Jacobi appears alongside another non-believer, Mark Rylance, who plays the actor Henry Condell (who co-published Shakespeare's First Folio) delivering -- not very well, as it happens -- famous speeches of Henry V and Richard III in a CGI reconstruction of the Globe.
Roland Emmerich's film also features Vanessa Redgrave as a bonkers old Virgin Queen -- well, actually, not so Virgin, as in this story she is both mother and lover of Oxford, with whom she conceives the Earl of Southampton. The narrative is a terrible muddle of flashbacks and non-chronological inserts, not helped by the fact that the young Elizabeth is played by Vanessa's daughter, Joely Richardson.
Shakespeare himself is represented by Rafe Spall as an illiterate, alcoholic buffoon, his name used by Oxford as a cover for his writing career; noblemen were not supposed to muddy their hands with the theatre, though if there's one single salient feature of Shakespeare's plays it is that they reek of stagecraft and the experience of, and deep interest in, performing.
The go-between is the unlikely figure of Ben Jonson, and the whole farrago -- I may as well use the word as almost everyone else has -- is wrapped up in a ludicrous account of the Essex plot to overthrow Elizabeth.
The barmy assertions of the film would matter less -- in fact, they wouldn't matter at all -- if the script was half way decent, or the acting. But they're not. Rhys Ifans as Oxford is as animated as a waxwork; Spall junior is reduced to muttering unfunny, anachronistic asides when his lines run out; and Tristan Gravelle as Christopher Marlowe (in whose death Shakespeare is spuriously implicated) comes across as the Nick Clegg of Bankside.
The chairman of the RSC, Jonathan Bate, thinks the film looks beautiful. But it also looks like any routine re-design of Elizabethan London, with a Toy Town proximity between the Globe and Whitehall, and the obviousness of the CGI effect becomes deeply depressing after a while. The entire action seems to have been shot at four in the morning, in a cold and grey Scandinavian landscape and climate.
The fact that the Earl of Oxford died in 1604, before eight of Shakespeare's greatest plays were either written or performed, is semi-explained by there being a stash of stuff that Oxford entrusts to Jonson for future reference on his death bed.
But as Philip French said in the Observer at the weekend, the most cursory glance at James Shapiro's magnificent book about the authorship controversy, Contested Will, would have taken the wind out of Roland Emmerich's sails.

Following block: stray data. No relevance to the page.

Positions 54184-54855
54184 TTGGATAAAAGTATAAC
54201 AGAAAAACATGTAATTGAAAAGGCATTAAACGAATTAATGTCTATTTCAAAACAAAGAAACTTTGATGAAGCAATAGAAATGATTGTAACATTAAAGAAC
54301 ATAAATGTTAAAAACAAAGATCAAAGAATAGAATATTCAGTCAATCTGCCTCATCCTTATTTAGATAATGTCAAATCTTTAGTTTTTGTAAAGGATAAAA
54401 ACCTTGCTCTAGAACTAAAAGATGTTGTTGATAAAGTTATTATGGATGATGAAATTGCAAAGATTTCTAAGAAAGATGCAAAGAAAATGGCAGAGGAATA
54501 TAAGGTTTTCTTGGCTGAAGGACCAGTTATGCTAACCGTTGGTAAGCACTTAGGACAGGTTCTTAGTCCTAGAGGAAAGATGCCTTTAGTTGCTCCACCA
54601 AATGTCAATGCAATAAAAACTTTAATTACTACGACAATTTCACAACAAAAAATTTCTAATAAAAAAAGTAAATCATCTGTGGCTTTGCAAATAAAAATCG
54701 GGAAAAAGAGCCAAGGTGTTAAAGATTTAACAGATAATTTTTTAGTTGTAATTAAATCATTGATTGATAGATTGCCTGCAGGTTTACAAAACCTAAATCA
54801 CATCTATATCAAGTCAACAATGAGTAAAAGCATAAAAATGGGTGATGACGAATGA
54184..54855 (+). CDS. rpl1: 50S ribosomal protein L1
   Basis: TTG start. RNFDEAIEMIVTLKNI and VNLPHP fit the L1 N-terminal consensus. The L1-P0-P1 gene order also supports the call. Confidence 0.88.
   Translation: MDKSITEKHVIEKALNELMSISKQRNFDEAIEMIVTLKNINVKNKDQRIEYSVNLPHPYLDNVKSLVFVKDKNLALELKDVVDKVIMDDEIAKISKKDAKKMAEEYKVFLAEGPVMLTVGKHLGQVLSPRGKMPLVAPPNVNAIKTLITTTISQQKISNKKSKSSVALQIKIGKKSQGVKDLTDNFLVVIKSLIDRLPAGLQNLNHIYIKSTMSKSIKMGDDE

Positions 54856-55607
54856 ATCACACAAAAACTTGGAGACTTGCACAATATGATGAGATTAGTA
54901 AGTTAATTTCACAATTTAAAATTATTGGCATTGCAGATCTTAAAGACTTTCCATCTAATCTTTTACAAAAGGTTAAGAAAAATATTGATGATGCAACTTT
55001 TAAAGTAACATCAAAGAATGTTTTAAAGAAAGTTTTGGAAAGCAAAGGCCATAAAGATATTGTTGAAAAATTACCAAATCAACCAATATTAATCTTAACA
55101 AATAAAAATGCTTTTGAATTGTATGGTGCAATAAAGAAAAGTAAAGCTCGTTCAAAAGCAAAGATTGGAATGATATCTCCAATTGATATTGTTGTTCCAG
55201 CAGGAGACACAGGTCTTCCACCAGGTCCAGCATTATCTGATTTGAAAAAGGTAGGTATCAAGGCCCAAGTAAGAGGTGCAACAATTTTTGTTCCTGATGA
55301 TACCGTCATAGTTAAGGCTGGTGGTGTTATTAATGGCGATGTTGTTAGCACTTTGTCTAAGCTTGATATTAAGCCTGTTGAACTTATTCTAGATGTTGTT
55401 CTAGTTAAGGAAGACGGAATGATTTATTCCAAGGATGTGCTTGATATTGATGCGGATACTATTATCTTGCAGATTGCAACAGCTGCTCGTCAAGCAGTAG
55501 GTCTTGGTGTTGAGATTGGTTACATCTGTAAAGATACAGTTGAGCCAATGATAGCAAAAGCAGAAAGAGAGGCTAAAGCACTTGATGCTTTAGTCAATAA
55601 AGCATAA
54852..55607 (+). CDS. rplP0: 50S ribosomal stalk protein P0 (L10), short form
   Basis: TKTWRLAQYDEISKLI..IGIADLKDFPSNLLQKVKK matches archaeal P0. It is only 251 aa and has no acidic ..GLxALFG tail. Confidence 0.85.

For the silliest thing of all is that the film is being distributed in America with an educational package that asserts that Shakespeare went to a village school that could never have provided him with a vocabulary extensive enough to write his own plays.
This argument was summarily dealt with in Simon Callow's solo Shakespeare show, scripted by Bate, in which the curriculum of Stratford Grammar School was itemised in all its richness and glory; that education was far more "extensive," Bate says, than anything that might have come the way of a privileged courtier like the Earl of Oxford.
Professor Stanley Wells is fuming about the film, but as Bate revealed in Bryan Appleyard's excellent Sunday Times feature, the idiocy of Anonymous is somehow both understandable and a tribute to the Bard: "The capaciousness of his imagination, combined with the reticence of his work in not actually revealing him, forms a gap in which everybody can project their own fantasies onto Shakespeare."
Every time someone writes Shakespeare the character, elements of envy and revenge are involved. Edward Bond's view of Shakespeare in Bingo, numbed into inertia by the failure of his theatre writing to have had any effect on the way he lived, is far more interesting, and it's good that Patrick Stewart will be repeating that performance next year in London, the third time he has played the role.
You could call it the "Amadeus" effect, in which the comparatively mediocre composer Salieri is unable to understand, or tolerate, the unfairness of Mozart's genius. But thanks to scholars like Bate, Wells and Shapiro, we don't, in Shakespeare's case, have to resort to the God-speaking-through-Mozart line of argument.
The evidence for his authorship is apparent in everything he wrote; and it's both sad and beautiful that none of us, not even Hollywood film-makers or Derek Jacobi, can truly call him to account.